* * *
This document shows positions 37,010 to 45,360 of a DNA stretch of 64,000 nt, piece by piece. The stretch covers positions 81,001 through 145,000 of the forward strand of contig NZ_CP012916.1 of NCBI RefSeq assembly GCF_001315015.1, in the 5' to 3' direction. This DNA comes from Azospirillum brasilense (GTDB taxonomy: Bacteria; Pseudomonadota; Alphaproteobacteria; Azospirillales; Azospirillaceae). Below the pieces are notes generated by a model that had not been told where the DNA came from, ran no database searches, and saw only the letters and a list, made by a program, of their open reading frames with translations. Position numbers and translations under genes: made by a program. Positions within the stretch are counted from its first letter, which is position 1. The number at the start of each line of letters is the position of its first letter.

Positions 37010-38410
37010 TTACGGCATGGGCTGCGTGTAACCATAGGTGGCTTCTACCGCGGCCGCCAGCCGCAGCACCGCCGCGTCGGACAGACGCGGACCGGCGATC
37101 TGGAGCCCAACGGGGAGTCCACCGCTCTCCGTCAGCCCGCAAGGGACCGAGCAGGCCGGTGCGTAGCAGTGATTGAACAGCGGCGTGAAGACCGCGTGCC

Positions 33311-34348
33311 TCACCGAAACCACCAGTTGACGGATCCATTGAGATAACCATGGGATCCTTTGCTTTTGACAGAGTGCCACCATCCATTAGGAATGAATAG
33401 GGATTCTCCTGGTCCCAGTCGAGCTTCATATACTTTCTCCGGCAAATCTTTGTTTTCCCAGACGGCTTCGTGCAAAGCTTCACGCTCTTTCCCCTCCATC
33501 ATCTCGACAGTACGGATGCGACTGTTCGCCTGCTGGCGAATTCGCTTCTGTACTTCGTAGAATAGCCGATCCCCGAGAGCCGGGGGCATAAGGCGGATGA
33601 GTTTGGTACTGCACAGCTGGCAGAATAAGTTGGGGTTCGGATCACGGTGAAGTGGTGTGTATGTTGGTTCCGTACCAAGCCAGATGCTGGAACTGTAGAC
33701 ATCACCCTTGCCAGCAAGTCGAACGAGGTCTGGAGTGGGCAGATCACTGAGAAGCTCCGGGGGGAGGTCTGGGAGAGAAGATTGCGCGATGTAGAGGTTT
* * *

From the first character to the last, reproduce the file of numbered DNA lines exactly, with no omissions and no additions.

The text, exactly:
This document shows positions 37,010 to 45,360 of a DNA stretch of 64,000 nt, piece by piece. The stretch covers positions 81,001 through 145,000 of the forward strand of contig NZ_CP012916.1 of NCBI RefSeq assembly GCF_001315015.1, in the 5' to 3' direction. This DNA comes from Azospirillum brasilense (GTDB taxonomy: Bacteria; Pseudomonadota; Alphaproteobacteria; Azospirillales; Azospirillaceae). Below the pieces are notes generated by a model that had not been told where the DNA came from, ran no database searches, and saw only the letters and a list, made by a program, of their open reading frames with translations. Position numbers and translations under genes: made by a program. Positions within the stretch are counted from its first letter, which is position 1. The number at the start of each line of letters is the position of its first letter.

Positions 37010-38410
37010 TTACGGCATGGGCTGCGTGTAACCATAGGTGGCTTCTACCGCGGCCGCCAGCCGCAGCACCGCCGCGTCGGACAGACGCGGACCGGCGATC
37101 TGGAGCCCAACGGGGAGTCCACCGCTCTCCGTCAGCCCGCAAGGGACCGAGCAGGCCGGTGCGTAGCAGTGATTGAACAGCGGCGTGAAGACCGCGTGCC

Positions 33311-34348
33311 TCACCGAAACCACCAGTTGACGGATCCATTGAGATAACCATGGGATCCTTTGCTTTTGACAGAGTGCCACCATCCATTAGGAATGAATAG
33401 GGATTCTCCTGGTCCCAGTCGAGCTTCATATACTTTCTCCGGCAAATCTTTGTTTTCCCAGACGGCTTCGTGCAAAGCTTCACGCTCTTTCCCCTCCATC
33501 ATCTCGACAGTACGGATGCGACTGTTCGCCTGCTGGCGAATTCGCTTCTGTACTTCGTAGAATAGCCGATCCCCGAGAGCCGGGGGCATAAGGCGGATGA
33601 GTTTGGTACTGCACAGCTGGCAGAATAAGTTGGGGTTCGGATCACGGTGAAGTGGTGTGTATGTTGGTTCCGTACCAAGCCAGATGCTGGAACTGTAGAC
33701 ATCACCCTTGCCAGCAAGTCGAACGAGGTCTGGAGTGGGCAGATCACTGAGAAGCTCCGGGGGGAGGTCTGGGAGAGAAGATTGCGCGATGTAGAGGTTT